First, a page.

In a real world scenario, scripts will often be outside your control. These brings several issues to the table, among which:
Security: this part is off topic for this specific page, but please read the section about sandboxing if your scripts will not come from a strictly controlled environment.
Backward and forward compatibility: MoonSharp does its best to avoid introducing compatibility problems with the past or in the future, but your API design is your responsibility!
One key method to achieve both the above is to encapsulate your implementation details so that no fields which APIs aren’t supposed to call are, in fact, called and that you can evolve your internal model as you please, with little worries of accidentally breaking scripts.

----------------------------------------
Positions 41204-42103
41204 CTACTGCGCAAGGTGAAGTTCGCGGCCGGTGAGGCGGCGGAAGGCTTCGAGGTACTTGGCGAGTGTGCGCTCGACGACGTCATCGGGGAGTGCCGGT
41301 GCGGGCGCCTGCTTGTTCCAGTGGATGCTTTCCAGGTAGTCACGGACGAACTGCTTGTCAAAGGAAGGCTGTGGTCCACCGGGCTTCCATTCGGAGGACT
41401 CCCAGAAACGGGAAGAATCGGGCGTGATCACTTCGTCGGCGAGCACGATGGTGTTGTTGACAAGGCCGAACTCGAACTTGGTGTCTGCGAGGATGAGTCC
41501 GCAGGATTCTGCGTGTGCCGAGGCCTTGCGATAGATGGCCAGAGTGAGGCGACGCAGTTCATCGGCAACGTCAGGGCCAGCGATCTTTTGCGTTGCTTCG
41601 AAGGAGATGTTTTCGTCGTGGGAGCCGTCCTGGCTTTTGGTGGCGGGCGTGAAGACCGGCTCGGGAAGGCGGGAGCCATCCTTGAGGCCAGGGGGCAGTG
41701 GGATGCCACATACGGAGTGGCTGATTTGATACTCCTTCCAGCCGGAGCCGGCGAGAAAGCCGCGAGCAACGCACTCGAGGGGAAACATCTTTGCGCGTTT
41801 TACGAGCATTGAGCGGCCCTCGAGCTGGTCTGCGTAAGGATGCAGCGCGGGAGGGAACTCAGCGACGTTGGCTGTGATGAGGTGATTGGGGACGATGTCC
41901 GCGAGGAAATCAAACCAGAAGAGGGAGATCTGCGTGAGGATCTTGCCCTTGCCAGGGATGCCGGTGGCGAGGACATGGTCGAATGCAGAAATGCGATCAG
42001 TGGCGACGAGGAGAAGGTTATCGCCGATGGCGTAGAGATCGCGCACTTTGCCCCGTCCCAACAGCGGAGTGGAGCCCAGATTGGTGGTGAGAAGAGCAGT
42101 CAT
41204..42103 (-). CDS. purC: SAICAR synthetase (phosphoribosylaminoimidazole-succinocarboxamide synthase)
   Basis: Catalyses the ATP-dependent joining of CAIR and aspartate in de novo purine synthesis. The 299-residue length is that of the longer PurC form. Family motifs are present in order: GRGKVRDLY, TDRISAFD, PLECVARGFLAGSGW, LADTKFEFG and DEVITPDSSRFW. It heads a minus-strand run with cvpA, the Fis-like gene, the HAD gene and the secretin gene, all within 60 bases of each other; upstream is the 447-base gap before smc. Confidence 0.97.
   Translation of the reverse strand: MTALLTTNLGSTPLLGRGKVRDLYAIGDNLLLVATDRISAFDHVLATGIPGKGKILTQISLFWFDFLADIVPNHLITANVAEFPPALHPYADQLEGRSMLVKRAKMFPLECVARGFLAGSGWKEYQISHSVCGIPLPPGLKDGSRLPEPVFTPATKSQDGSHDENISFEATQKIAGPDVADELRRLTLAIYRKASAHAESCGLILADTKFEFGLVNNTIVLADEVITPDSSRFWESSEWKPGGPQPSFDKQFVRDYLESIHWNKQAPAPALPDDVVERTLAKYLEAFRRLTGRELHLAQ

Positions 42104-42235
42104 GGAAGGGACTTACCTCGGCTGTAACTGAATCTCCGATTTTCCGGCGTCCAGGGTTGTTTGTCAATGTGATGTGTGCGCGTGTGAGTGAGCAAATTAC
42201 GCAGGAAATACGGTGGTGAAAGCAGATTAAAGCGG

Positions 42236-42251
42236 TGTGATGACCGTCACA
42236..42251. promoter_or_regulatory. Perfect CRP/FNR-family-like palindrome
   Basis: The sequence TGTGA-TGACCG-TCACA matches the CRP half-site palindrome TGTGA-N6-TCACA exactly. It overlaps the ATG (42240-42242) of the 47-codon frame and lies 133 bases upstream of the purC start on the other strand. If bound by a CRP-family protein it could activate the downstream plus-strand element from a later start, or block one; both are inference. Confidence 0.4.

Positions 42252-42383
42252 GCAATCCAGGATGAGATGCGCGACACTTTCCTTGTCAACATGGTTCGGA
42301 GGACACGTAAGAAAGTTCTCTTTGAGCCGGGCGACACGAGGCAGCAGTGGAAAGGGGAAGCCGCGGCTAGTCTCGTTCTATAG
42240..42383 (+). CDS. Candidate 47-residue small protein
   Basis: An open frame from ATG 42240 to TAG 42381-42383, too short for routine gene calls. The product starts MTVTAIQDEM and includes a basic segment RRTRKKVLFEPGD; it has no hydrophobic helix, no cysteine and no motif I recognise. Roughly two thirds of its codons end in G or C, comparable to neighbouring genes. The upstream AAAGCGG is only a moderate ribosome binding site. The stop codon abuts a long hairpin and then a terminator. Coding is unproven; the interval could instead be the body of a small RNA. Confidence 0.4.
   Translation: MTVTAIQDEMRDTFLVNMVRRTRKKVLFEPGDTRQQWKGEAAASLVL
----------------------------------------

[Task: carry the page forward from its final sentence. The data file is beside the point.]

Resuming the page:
There are two ways to encapsulate, one is to replicate all your APIs in some really complex ways. The other is through “proxy objects” (a sort of “DTOs for scripts”).
The concept is very very simple. For every type exposed to script that you want to encapsulate, you must provide a “proxy type”, which is a class, which operates on an instance of the encapsulated (target) type.
An example is worth a thousand words:
Some clever tricks can be done with proxy objects, apart from encapsulation.
One is very simple, yet very useful - provide correct access to value types; for example you can wrap Unity
Transformclass - which is entirely made of value types, but is a reference type - with a different interface which preserves the references correctly!